The Last Dances 

ZUZI leads the pack with a unique Solstice story in the final run of holiday dance concerts

click to enlarge art_main_zuzi_solstice.jpg

In the olden days along the Orinoco River in Venezuela, there was no day, only night. As recounted in the myths of the Warao, the "boat people" who still live along the Orinoco, the darkness was relieved only by firelight and stars.

The story of how light finally pierced the Warao's perpetual night will be told in The Light Keeper's Box, the Solstice show danced by ZUZI! Dance Company.

ZUZI! director and choreographer Nanette Robinson discovered the Warao tale in The Return of the Light: Twelve Tales from around the World for the Winter Solstice, a 2005 book by Carolyn McVickar Edwards.

"I loved the story," says Robinson, "and I asked Eugenia Woods to adapt the story for us. I'm really excited about this show."

Each year, Robinson finds a new theme for the annual ZUZI! Solstice dance concert. Partly as an alternative to the more familiar winters festivals of light—Hanukkah and Christmas among them—each December, ZUZI celebrates Solstice, which occurs on Tuesday, Dec. 22. The shortest day and longest night of the year, solstice heralds the return of the light, when the hours of daylight begin to lengthen again. For Robinson, the Warao tale fit right in.

In Woods' retelling of the story, a father (Greg Colburn) sends his two daughters, one by one, to the Light Box Keeper to bring light to the people. The first daughter (Jennifer Coughlan) takes a wrong turn and gets distracted by a Deer Dancer, but the second (Monica Boccio) "finds the light," Robinson says.

Woods, a well-known local playwright who is fresh from the SheWorks festival of plays by women, has collaborated with ZUZI before. Her successful 2014 piece, The Migration Project, combined ZUZI's dance and her own drama to tell the real-life stories of refugees in Tucson.

The new work, The Light Keeper's Box, will be told through dance and narration. Alida Gunn, an occasional Borderlands actress, performs the narration while the Deep River Dancers—ZUZI's core group of professional dancers—will dance the nine pieces. They'll also be joined on some works by three guest artists (including the respected local dancer Colburn), a handful of community dancers and some kids.

Two musicians, flutist Elena Martin and singer Sally Withers, play much of the music. The soundscape also incorporates rainstick and rattle in "Gila River Wilderness," a recorded soundtrack by Mark Miceli. A choir will sing in the lobby before the show and on stage at the end.

The colorful production will include masks, rattles and hoops. Dance-wise, the modern movement will alternate between dance on the floor and ZUZI's trademark dance in the air.

Robinson did much of the choreography, but others also took a turn at the helm. Karyn Reim composed a hammock dance for the "Father and Daughters" trio. Coughlan, Robinson and Boccio joined forces on "The Meeting," in which Boccio plays the Deer Dancer who sidetracks daughter number one from her quest.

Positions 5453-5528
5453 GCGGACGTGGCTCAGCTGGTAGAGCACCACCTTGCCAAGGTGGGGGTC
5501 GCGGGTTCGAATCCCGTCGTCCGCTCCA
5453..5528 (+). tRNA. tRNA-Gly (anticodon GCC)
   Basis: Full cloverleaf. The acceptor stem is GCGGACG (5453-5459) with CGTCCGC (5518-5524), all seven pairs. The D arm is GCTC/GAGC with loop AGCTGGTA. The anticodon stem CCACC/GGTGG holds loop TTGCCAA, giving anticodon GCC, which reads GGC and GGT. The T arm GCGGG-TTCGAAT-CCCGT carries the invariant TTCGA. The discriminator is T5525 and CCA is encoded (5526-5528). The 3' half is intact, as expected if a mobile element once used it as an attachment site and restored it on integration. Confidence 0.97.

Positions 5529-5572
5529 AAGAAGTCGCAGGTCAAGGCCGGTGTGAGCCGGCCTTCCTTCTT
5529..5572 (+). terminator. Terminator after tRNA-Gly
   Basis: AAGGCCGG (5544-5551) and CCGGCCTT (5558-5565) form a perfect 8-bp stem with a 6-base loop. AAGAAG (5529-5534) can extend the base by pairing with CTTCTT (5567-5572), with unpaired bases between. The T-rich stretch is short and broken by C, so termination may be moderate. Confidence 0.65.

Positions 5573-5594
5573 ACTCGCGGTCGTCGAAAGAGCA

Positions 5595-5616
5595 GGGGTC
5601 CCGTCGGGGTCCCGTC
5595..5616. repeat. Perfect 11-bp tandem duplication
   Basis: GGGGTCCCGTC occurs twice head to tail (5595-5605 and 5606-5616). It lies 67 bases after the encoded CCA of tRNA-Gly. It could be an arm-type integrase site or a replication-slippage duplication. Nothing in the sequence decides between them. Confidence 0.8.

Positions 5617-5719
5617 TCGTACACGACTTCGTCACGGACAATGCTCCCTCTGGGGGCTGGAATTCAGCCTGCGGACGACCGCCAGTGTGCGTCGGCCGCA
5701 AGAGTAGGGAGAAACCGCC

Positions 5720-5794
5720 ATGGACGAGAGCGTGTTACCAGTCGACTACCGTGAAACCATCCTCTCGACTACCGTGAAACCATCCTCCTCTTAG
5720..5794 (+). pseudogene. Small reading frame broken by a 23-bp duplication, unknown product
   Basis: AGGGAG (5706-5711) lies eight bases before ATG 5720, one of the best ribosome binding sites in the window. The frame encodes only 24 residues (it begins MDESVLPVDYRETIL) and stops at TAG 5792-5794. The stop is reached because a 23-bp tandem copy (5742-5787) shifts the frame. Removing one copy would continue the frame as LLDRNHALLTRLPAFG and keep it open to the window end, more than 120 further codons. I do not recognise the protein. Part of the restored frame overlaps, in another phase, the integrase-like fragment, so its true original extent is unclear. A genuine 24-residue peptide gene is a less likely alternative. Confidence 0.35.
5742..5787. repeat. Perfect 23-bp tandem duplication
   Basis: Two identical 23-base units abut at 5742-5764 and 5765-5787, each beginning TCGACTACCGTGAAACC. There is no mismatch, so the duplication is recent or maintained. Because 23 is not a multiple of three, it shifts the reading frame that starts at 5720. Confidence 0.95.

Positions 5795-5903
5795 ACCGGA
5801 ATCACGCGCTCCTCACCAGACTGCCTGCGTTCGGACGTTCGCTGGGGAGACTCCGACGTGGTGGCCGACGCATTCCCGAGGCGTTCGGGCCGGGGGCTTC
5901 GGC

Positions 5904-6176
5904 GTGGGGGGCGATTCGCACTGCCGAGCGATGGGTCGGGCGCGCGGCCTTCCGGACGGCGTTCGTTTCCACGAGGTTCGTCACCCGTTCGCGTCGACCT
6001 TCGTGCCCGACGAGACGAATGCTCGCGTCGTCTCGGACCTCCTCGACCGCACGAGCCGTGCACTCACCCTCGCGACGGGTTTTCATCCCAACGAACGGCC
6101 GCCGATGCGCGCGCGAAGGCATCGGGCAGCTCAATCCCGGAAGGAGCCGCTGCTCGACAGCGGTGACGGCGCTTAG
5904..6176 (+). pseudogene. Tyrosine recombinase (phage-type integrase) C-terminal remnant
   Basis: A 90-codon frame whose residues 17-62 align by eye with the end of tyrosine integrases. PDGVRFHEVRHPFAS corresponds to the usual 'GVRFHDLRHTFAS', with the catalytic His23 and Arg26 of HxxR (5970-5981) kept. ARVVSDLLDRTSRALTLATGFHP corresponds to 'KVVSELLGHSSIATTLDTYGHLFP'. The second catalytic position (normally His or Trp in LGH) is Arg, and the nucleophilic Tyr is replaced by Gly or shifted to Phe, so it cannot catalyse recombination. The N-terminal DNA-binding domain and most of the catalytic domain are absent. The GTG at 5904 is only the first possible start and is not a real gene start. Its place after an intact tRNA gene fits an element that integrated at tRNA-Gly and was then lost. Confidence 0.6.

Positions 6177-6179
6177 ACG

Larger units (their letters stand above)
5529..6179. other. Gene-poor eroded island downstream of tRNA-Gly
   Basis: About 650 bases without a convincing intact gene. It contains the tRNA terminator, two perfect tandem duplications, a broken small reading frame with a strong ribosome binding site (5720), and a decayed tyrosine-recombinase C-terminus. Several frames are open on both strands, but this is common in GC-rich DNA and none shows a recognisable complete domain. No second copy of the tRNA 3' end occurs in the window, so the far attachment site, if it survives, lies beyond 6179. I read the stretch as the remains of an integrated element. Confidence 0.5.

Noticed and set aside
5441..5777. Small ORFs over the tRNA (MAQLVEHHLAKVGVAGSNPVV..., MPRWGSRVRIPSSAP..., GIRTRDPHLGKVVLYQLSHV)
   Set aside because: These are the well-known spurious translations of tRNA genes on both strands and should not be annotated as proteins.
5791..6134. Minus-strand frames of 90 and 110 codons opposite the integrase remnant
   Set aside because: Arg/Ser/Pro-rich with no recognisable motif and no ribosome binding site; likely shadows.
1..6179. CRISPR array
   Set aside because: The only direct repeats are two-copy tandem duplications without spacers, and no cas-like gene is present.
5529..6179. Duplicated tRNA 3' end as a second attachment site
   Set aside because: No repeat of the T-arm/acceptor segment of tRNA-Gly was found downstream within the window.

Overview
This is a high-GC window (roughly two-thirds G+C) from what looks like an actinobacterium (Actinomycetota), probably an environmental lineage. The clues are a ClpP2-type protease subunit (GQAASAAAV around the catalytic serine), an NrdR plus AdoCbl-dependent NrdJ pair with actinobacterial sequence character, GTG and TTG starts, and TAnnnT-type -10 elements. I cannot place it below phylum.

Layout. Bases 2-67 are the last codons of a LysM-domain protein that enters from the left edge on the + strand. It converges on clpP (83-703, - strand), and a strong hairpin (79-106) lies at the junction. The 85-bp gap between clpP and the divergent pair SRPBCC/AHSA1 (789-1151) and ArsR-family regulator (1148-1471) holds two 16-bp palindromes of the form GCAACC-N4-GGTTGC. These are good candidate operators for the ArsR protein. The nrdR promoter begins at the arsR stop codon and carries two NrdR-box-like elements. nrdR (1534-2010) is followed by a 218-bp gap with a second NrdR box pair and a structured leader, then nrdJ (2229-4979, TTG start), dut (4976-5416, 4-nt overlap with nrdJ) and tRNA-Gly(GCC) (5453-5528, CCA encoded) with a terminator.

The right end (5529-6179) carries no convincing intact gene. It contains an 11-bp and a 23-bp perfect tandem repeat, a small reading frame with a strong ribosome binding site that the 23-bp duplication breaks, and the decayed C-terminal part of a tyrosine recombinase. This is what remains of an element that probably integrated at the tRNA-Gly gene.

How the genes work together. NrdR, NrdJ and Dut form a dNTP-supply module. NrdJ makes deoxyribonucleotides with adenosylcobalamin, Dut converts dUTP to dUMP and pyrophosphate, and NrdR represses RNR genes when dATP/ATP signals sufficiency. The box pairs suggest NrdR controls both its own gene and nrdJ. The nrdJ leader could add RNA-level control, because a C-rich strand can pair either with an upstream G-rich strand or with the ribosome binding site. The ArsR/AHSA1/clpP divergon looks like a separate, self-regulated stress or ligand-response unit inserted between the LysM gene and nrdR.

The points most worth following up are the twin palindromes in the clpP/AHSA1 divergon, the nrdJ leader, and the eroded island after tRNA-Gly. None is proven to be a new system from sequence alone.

Choughlan choreographed her own aerial solo for the daughter she plays. Her "silk solo," as Robinson calls it, will have her dancing on swathes of silks dangling from the rafters. Aleena Glinski also dances an aerial piece in "Returning Light," the grand finale choreographed by Robinson.

"It's one whole story," Robinson says, "one vision."

However, for those looking for a more traditional Christmas performing experience, there are several opportunities to see some seasonal favorites leading up to the big day.

On Saturday, Dec. 19, a Grinchy satire of the ubiquitous seasonal classic The Nutracker unfolds late night at Live Theatre Workshop (5317 E. Speedway Blvd.). Written and directed by Carrie Silverman, Nutfactor bills itself as an "adult-themed dance comedy." Drosselmeyer is a sleaze, the Nutfactor Prince is a sad sack and the top fairy is now Sugar Plump, not Plum. The prince and little Clara run off on a psychedelic trip to the Land of Sweets, where Russian dancers are sloshed and Snowflakes are naughty. The 55-minute show begins at 10 p.m. Tickets are $10.

In a more traditional outing, the student dancers from the UA School of Dance perform in The Magic of Christmas, the Tucson Symphony Orchestra's annual family-friendly extravaganza. The festive show is packed with classical works and carols sung by the TSO chorus, including some a cappella, as the UA students spin and pirouette through three dances from The Nutracker. They'll also dance to Strauss's lyrical 1874 opera Die Fledermaus, with plenty of opportunity for the audience to sing along with the stars throughout the show. You'll also want to keep an eye out for a certain big bearded guy in a red suit when Michael Hall conducts the orchestra. The Magic of Christmas is at 4 p.m. Saturday, Dec. 19, and 2 p.m. Sunday, Dec. 20, at the Tucson Music Hall (260 S. Church Ave.). Tickets run from $15 to $82.

Perhaps the season's sweetest Nutcracker is reserved for the weekend after Christmas. Dancing in the Streets AZ populates its Land of Sweets and Party Scene with the adorable kids who study ballet at the southside studio. It's a relatively traditional Nutcracker, but with some Latino flair—thus its Spanish subtitle: El Cascanueces. The Civic Orchestra performs the Tchaikovsky score live. This production has only one show at 3 p.m. on Sunday, Dec. 27 at Temple of Music and Art (330 S. Scott Ave.). Tickets are available from $13 to $40.

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